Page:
• 77 % of respondents reported they already own bikes
  • 66% said the amount of biking they did increased after subscribing to Nice Ride.
  • 89% reported their primary use of Nice Ride is for transportation, not recreational riding.

Full survey results of the survey can be found here

*special thanks to TRAM (Transportation Research at McGill) for their input on this survey.

8 Previous comments:

(1) On November 18, 2010, One-Eyed-Jacks () said:
No mention of what this thing has cost the city. My guess is negative $10,000 - $20,000 per month. And they want to expand this thing and raise property taxes more.

When this program is finally ended all these green bikes should be hauled over to the Cedar Square West development (aka Riverside Plaza), Rapson’s government subsidized utopian failure, and parked in the courtyard as a permanent display. Sadly the city wants to put that project in the National Register of Historic Places, unbelievable. BUT that area could be used as a repository of government funded failures, a kind of junkyard museum of Progressive nonsense.

Or they could do the right thing, haul all of these bikes over there now and demolish them and that eye-sore of a project at the same time.

Liberals never learn.
(2) On November 23, 2010, David () said:
As a member of Capital Bikeshare in DC (also Bixi bikes), and a native Minnesotan (a St. Paulite, let me note), why are you closed 'for the season?' When I lived in MN I used to ride year 'round. Why not let your 'annual' members ride 365 days of the year?
Just curious!
-David.

(3) On November 24, 2010, Elephantdance () said:
Wow, the previous commentor has so much misplaced animus and is so wrong. Corporate sponsorship is a main source of funding of Nice Ride and the idea the rises in property taxes are in any significant degree (if at all) attributable to this program is laughable. Haters like One-Eyed-Jacks look for opportunities to spill destructive vitriole.
Go Nice Ride--don't let the haters get you down!
(4) On November 26, 2010, Mitch (http://www.niceridemn.org) said:
David -
Our equipment warranties prohibit us from having bikes on the street when road salt is present. This isn't an issue in DC. Also, our location permits stipulate that bike stations must be removed to make way for snow plowing on streets and sidewalks.
(5) On December 1, 2010, Karen () said:
I couldn't be in more disagreement with the first comment in this thread. A program like Nice Ride MN is extremely beneficial to the Twin Cities. It moves us towards the future where alternative transportation is a must, taking care of the environment dire and health issues with people's daily lives of great importance. Nice Ride addresses all of these things in a positive way not to mention providing a distinctive element to our area. It is a plus for businesses and tourism. With the supportive sponsorship right now, I have no doubt that the program can grow in ridership and become an integral part of our community.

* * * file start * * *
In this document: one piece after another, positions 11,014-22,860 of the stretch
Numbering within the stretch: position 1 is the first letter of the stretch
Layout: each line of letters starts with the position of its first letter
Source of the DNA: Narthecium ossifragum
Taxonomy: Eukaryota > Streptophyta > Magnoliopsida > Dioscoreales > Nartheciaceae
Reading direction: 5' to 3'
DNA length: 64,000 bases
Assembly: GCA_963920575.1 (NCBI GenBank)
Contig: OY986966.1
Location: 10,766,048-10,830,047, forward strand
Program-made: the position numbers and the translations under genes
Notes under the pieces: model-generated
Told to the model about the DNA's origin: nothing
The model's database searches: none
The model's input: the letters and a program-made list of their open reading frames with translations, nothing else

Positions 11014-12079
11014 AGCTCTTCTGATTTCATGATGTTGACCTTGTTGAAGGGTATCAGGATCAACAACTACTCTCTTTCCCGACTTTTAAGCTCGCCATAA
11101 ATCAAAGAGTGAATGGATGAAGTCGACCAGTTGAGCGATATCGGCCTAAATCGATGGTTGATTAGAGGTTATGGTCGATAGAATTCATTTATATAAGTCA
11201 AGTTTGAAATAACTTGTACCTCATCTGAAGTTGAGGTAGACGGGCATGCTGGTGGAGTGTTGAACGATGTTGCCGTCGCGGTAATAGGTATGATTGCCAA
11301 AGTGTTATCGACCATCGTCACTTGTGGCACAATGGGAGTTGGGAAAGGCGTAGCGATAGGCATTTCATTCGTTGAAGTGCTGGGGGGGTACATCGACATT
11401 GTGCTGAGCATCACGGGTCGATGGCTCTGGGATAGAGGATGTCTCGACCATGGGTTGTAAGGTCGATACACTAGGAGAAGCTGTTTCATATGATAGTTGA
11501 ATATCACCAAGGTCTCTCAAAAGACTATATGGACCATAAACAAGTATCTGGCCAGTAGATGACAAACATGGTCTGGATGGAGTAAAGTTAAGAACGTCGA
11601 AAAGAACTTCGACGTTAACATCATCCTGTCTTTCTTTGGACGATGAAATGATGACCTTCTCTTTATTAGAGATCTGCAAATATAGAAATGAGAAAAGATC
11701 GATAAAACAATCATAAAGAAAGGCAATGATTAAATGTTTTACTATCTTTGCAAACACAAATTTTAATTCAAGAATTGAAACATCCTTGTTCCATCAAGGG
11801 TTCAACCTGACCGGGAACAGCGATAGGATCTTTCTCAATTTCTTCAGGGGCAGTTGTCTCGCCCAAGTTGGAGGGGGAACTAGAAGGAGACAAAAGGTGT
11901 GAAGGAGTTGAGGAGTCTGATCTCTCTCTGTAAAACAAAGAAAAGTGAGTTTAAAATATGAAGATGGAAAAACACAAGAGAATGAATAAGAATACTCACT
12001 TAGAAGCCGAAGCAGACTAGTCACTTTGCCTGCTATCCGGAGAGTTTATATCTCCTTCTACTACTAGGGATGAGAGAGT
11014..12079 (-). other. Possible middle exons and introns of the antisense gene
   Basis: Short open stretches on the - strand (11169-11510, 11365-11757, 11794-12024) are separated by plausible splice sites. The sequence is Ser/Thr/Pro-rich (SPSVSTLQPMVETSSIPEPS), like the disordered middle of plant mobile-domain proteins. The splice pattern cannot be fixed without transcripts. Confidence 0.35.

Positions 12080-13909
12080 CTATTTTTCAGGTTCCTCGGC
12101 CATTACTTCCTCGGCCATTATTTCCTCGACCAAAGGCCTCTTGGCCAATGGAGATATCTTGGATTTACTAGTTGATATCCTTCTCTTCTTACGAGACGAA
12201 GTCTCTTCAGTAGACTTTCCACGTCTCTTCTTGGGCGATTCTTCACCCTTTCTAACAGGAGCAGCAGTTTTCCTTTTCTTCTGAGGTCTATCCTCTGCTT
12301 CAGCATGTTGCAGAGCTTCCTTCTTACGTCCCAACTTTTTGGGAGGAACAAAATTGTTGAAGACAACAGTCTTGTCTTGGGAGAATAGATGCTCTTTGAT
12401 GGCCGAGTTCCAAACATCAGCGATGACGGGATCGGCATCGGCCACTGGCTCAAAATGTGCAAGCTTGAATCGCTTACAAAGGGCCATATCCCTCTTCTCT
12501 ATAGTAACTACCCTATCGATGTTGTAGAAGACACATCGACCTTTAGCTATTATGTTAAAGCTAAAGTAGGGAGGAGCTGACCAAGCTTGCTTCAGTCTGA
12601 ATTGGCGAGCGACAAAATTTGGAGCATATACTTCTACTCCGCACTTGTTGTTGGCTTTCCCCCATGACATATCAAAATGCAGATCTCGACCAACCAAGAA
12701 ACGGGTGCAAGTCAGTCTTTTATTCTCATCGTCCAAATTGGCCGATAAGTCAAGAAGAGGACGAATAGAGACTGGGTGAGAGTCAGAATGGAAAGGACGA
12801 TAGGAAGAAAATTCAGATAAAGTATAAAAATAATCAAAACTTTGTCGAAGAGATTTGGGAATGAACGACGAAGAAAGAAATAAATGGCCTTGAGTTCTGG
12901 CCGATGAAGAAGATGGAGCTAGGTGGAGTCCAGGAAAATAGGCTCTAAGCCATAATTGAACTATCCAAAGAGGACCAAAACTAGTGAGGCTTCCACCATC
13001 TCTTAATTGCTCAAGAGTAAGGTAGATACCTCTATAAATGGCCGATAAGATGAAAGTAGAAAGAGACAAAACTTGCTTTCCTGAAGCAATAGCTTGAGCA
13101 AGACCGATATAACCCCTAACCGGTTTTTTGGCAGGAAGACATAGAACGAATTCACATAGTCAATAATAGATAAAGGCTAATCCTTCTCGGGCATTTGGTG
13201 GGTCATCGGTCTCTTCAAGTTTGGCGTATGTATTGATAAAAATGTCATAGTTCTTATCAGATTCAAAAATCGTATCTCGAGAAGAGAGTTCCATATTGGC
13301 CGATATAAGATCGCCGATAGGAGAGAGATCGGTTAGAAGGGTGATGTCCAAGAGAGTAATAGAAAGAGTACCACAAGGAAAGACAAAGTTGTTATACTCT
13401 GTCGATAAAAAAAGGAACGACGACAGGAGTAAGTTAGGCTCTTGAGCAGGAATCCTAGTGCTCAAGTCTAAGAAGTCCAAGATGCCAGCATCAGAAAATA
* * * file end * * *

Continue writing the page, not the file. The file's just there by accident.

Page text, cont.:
(6) On December 16, 2010, jim hughes () said:
"Our equipment warranties prohibit us from having bikes on the street when road salt is present."

That issue could certainly be addressed somehow.

" Also, our location permits stipulate that bike stations must be removed to make way for snow plowing"

I'm not getting this. The kiosks aren't in the roads. And people can't walk where the kiosks are in the summer, so why should they expect to in the winter?
(7) On December 28, 2010, David Aponte () said:
Really One-Eyed Jack? It's obvious that you are turning a blind eye to this. It clearly says in the report that the city is not funding this, so I'm sure your precious dollars are safe with you. I'm also sure they are much happier cutting a hole in your pocket at the gas pump.

I'm from DC as well, and when I visited Minneapolis earlier this year, I thought Nice Ride was a fantastic idea! It's nice to see progress( a word you are obviously afraid of) in this country's communities!

Great job Nice Ride! I can't wait until I visit Minneapolis again to use this innovative system!
(8) On March 8, 2011, Michael Merrell () said:
I think that Nice Ride is a great idea and the problem is people giving up the cush cush way of travel. Get up , get on a bike FOR ONCE IN YOUR LIFE and RIDE. Save the environment and your health. I am implementing my own public bike share here in 3 major cities in Florida, can't wait to see what responses I get!!!!!

Post a Comment

From the FAQ

Am I required to wear a helmet?

While it's not required, Nice Ride recommends that everyone wear a helmet. Keep a helmet at work or in your locker. Freewheel Bike offers 20% off Trek helmets to all Nice Ride Subscribers (bring your Nice Ride key or a receipt from any Nice Ride station). Pick-up a helmet at Freewheel's West Bank store or the Freewheel Midtown Bike Center